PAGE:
Castration in Cats

Castration in Cats

Overview of Castration in Cats

Castration (orchiectomy) is a surgical procedure in which the testicles are removed from the male cat’s body.  Castration is commonly referred to as a cat neuter. It is performed most commonly to make pets unable to breed, thus helping to control pet overpopulation.

Castration may also be indicated for:

  • Some behavior problems
  • Certain types of prostate disease
  • Tumors in the testicles
  • Some metabolic disorders
  • Other types of tumors, such as those affected by testosterone

    Castration is also recommended for cats in which one (or both) testicles failed to descend into the scrotum to minimize the chance for future problems (such as tumor development) associated with the tumors being in the abdomen, rather than in the scrotum.

  • Veterinary Care for Castration in Cats

    Most castrations are performed on young healthy cats, and extensive pre-operative work-up is not usually necessary. Pre-operative evaluation usually involves a thorough physical examination and may include blood tests. When the castration is being performed in older cats and for reasons other than to prevent reproduction, additional diagnostic tests may be necessary to exclude concurrent diseases and to minimize the risk of anesthesia in these patients.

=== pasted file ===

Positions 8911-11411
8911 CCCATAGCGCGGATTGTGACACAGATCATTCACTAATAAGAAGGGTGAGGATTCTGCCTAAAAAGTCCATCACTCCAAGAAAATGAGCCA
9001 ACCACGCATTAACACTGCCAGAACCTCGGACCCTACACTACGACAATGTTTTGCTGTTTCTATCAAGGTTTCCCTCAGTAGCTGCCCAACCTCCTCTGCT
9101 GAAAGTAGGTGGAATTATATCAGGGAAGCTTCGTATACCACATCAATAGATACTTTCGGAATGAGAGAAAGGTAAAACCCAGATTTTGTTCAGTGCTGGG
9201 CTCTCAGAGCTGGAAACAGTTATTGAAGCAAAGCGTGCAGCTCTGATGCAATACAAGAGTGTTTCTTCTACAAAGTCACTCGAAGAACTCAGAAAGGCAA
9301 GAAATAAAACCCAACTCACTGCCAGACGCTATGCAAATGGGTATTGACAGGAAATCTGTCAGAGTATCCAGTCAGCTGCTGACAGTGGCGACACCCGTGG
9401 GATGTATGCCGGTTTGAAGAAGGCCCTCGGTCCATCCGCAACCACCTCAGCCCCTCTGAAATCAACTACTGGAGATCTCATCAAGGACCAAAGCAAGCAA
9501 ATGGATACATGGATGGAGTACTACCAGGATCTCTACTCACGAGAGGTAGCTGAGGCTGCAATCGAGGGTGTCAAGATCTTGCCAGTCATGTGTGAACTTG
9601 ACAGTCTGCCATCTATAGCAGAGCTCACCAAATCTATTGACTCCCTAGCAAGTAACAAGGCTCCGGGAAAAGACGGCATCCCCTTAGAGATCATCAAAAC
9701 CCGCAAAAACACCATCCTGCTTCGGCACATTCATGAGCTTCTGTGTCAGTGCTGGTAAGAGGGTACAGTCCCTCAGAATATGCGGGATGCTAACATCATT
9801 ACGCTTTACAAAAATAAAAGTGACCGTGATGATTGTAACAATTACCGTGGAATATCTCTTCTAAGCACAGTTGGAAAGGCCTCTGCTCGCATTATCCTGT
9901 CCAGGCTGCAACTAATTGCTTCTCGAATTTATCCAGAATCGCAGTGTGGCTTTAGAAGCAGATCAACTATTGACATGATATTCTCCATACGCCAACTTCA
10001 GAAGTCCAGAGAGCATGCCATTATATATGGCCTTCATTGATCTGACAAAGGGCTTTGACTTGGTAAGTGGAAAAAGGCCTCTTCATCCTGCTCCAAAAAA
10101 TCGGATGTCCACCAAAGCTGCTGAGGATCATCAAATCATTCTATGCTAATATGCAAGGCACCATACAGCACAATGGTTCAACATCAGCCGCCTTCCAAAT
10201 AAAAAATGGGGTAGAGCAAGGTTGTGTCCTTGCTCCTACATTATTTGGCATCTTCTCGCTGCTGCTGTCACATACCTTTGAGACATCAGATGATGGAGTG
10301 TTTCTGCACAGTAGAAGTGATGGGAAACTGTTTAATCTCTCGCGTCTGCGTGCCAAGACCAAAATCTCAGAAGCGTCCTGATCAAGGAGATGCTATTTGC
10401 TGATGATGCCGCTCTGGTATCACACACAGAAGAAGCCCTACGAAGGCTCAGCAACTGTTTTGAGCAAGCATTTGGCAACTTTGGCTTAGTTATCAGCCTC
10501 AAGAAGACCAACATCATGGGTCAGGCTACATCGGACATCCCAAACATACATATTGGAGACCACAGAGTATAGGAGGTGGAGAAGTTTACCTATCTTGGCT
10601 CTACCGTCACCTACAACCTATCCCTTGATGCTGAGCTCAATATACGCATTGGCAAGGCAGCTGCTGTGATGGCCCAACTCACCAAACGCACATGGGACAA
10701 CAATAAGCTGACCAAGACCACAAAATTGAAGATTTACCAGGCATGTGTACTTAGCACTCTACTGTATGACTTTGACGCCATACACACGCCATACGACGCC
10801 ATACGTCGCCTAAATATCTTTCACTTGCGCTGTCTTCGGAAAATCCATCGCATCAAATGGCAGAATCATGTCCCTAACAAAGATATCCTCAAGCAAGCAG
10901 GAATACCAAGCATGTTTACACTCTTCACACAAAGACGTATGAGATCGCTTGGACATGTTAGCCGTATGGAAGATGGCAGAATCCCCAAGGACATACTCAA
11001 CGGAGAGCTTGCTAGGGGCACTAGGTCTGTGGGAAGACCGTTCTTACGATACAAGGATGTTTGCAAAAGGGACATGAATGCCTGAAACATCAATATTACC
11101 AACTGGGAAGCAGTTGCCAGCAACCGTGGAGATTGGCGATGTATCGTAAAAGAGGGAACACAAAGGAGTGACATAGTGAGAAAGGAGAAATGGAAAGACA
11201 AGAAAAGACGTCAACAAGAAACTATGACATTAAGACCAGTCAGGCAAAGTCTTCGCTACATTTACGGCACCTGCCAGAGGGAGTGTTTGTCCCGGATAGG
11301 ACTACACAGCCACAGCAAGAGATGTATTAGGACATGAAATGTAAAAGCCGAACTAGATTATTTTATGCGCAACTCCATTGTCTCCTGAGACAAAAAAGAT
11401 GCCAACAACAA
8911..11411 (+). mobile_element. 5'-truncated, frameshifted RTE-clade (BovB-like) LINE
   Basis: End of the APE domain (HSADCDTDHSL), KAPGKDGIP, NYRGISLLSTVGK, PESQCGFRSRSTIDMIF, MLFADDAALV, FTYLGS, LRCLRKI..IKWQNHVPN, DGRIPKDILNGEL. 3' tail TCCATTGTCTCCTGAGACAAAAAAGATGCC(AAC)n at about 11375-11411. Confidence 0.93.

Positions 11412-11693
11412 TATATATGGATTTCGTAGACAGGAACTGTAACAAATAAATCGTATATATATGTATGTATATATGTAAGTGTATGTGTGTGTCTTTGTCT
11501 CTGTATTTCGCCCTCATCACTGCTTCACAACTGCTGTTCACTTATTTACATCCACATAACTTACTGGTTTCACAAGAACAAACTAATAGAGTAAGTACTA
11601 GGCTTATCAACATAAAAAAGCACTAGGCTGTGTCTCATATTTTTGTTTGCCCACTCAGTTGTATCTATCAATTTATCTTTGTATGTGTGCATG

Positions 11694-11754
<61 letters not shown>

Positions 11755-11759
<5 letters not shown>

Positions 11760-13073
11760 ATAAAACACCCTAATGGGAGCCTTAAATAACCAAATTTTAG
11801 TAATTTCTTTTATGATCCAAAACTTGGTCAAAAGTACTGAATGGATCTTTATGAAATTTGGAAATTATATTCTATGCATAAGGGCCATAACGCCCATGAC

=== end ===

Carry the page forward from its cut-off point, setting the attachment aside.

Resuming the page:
Both testicles are removed through a incision over each testicle.  Most veterinarians use a technique in which sutures are not used to close the skin. 

    Home Care After A Cat’s Castration

    Keep your cat quiet and indoors for approximatley two weeks after he returns home from the hospital to allow him to heal. Do not allow him to be excessively active and prevent him from “rough-housing.”

    Monitor the incision daily for signs of redness, swelling or discharge. Do not allow your cat to lick or chew at the incision. If you find it is impossible to stop your cat from doing this, you should obtain an “Elizabethan” collar that is placed around the neck to prevent access to the incision.

    Skin sutures, if present, will be removed in 10 to 14 days. If the castration was performed for reasons other than to prevent reproduction, further treatment and/or monitoring may be necessary. Sutures are generally not placed in cats. 

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